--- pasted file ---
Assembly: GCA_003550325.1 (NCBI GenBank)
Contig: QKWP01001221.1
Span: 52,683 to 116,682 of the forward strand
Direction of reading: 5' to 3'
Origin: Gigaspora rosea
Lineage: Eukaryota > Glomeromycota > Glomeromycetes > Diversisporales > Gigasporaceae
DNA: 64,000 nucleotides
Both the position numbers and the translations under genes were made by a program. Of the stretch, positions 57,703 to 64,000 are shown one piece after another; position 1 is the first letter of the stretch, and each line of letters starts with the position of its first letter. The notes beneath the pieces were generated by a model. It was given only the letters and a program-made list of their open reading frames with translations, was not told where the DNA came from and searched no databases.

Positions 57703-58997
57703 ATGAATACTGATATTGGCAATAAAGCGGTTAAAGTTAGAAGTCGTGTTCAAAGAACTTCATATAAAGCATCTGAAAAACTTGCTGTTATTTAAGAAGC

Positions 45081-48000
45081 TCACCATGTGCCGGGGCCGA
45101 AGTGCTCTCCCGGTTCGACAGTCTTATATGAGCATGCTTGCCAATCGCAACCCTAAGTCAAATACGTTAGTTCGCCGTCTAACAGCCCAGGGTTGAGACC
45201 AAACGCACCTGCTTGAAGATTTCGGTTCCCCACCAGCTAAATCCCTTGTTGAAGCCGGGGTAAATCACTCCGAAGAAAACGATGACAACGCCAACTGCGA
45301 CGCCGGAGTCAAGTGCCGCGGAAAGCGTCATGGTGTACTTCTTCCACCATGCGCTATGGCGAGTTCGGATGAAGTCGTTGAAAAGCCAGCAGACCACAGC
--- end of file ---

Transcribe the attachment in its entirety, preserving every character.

Assembly: GCA_003550325.1 (NCBI GenBank)
Contig: QKWP01001221.1
Span: 52,683 to 116,682 of the forward strand
Direction of reading: 5' to 3'
Origin: Gigaspora rosea
Lineage: Eukaryota > Glomeromycota > Glomeromycetes > Diversisporales > Gigasporaceae
DNA: 64,000 nucleotides
Both the position numbers and the translations under genes were made by a program. Of the stretch, positions 57,703 to 64,000 are shown one piece after another; position 1 is the first letter of the stretch, and each line of letters starts with the position of its first letter. The notes beneath the pieces were generated by a model. It was given only the letters and a program-made list of their open reading frames with translations, was not told where the DNA came from and searched no databases.

Positions 57703-58997
57703 ATGAATACTGATATTGGCAATAAAGCGGTTAAAGTTAGAAGTCGTGTTCAAAGAACTTCATATAAAGCATCTGAAAAACTTGCTGTTATTTAAGAAGC

Positions 45081-48000
45081 TCACCATGTGCCGGGGCCGA
45101 AGTGCTCTCCCGGTTCGACAGTCTTATATGAGCATGCTTGCCAATCGCAACCCTAAGTCAAATACGTTAGTTCGCCGTCTAACAGCCCAGGGTTGAGACC
45201 AAACGCACCTGCTTGAAGATTTCGGTTCCCCACCAGCTAAATCCCTTGTTGAAGCCGGGGTAAATCACTCCGAAGAAAACGATGACAACGCCAACTGCGA
45301 CGCCGGAGTCAAGTGCCGCGGAAAGCGTCATGGTGTACTTCTTCCACCATGCGCTATGGCGAGTTCGGATGAAGTCGTTGAAAAGCCAGCAGACCACAGC